- Roman J. Israel, Esq.
- Written by
- Dan Gilroy
- Directed by
- Dan Gilroy
- Denzel Washington, Colin Farrell and Carmen Ejogo
To watch Denzel Washington in his fourth decade of Hollywood is a privilege that we should all be thankful for. From Malcolm X to American Gangster – to say nothing of the two Oscars he holds for Glory and Training Day – Washington is by all well-reasoned accounts, a legend. In his latest legal thriller, Roman J. Israel, Esq., director Dan Gilroy has taken Washington's legendary talents for granted, squandering the actor on an unremarkable script and a hyperactive plot.
The story of Roman J. Israel, Esq. is the story of holding fast to morals in a corrupt world and just what happens if you loosen your grip. Washington plays Roman, a civil-rights lawyer in ill-fitting suits who eats the same Jif peanut butter sandwiches every day and does all the unglamorous behind-the-scenes work in his two-man law firm. He is noticeably out of step with the times, looking for revolution where there is capitalism instead and appending "Esquire" to his name – a courtesy title he explains is "just above gentleman and below knight."
Roman is the rarest of legal beagles, with steadfast scruples about the cases he tries and years devoted to the study of plea bargains and mass incarceration. Voice-over narration in the opening moments of the movie tells us that Roman has fallen from his moral high ground and would like to be punished for his missteps. He is both plaintiff and defendant in an (imaginary) case against himself.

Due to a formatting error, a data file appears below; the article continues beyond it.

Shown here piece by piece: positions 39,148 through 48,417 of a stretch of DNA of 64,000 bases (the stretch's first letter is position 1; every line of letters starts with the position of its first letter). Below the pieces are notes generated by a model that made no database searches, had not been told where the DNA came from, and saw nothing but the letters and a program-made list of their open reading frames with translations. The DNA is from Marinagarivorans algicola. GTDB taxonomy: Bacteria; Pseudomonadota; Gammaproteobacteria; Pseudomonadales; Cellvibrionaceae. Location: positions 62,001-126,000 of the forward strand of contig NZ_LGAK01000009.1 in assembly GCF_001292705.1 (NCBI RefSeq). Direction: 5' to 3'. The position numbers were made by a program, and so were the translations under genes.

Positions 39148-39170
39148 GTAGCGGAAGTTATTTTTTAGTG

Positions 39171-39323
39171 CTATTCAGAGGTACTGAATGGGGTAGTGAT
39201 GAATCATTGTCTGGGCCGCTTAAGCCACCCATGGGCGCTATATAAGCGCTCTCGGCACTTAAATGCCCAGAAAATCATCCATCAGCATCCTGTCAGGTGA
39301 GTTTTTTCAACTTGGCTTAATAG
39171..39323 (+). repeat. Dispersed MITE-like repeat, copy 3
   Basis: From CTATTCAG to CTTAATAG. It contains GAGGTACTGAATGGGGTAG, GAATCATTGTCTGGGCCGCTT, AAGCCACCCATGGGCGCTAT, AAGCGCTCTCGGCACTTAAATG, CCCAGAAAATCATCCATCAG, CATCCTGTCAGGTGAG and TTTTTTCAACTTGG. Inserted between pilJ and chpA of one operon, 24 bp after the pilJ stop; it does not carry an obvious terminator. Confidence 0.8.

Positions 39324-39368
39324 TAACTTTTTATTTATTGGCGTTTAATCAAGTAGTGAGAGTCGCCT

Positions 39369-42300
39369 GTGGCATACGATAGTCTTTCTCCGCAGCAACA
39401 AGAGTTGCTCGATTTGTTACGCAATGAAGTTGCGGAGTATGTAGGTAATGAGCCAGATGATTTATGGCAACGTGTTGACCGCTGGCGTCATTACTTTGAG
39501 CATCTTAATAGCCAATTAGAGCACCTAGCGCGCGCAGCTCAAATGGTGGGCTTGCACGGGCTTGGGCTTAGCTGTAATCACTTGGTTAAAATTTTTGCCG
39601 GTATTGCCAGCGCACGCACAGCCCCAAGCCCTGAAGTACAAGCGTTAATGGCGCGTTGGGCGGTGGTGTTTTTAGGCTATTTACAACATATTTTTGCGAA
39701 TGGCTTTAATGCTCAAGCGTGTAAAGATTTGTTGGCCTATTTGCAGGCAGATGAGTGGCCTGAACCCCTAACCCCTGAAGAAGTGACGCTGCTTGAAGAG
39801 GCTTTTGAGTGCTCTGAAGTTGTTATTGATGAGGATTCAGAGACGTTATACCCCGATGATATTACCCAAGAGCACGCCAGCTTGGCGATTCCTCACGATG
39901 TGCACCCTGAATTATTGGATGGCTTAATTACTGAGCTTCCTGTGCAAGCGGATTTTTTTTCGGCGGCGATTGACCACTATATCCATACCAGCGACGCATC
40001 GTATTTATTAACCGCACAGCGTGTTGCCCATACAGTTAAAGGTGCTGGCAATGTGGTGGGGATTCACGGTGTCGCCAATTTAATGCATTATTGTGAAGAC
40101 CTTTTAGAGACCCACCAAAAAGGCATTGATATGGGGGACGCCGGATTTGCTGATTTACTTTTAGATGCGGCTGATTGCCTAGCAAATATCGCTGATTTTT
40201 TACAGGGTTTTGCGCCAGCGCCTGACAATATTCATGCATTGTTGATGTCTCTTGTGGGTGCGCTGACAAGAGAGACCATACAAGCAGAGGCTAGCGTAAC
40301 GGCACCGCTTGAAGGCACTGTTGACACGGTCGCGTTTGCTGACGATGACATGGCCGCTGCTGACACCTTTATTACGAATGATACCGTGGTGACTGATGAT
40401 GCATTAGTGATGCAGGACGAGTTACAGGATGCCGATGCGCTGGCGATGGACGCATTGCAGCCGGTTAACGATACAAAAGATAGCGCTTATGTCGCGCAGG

When Roman's legal partner – "The Bulldog" – has a heart attack, he is not asked to step up and take over the practice. Instead, The Bulldog's former law student George Pierce (Colin Farrell) is called upon to close up a shop that's been losing money on its social-justice charity cases for years.
Finally "tired of doing the impossible for the ungrateful," Roman goes to work for the big gun Pierce, who's more concerned with billable hours than penal reform. Farrell isn't great at playing a slick lawyer who begins to question his own ethics – lately he has stretched his acting chops in films such as Yorgos Lanthimos's The Killing of a Sacred Deer – and it's unsatisfying to watch his furrowed eyebrows wrestle with so plain a script.
Gilroy has been writing scripts since 1992, including the screenplay for The Bourne Legacy, and the last film he directed – Nightcrawler with Jake Gyllenhaal – was completely creepy and wonderful. It felt risky and timely in the age of 24-hour news cycles and our collective taste for gore and reality television. By comparison, Roman J. Israel, Esq. is ostensibly about principles, civil rights and fighting the good fight, but it has no teeth. Carmen Ejogo (Selma, Alien: Covenant) plays Maya, an activist organizer who befriends Roman, but whether her character is meant to be the voice of moral reason, or a love interest, or both, goes unsettled.
There are many more plot points in Roman J. Israel, Esq. to rehearse, which range from the elaborate to the sometimes absurd. Presumably there were even more twists and turns before Gilroy and Washington (who has a producing credit) cut 12 minutes from the movie after its tepid debut at the Toronto International Film Festival in September. And yet, what remains is still an unnecessarily convoluted parable of late-stage capitalism clashing with late-stage activism. The above star rating of the film is out of respect for Mr. Washington.
Roman J. Israel, Esq. opens Nov. 22.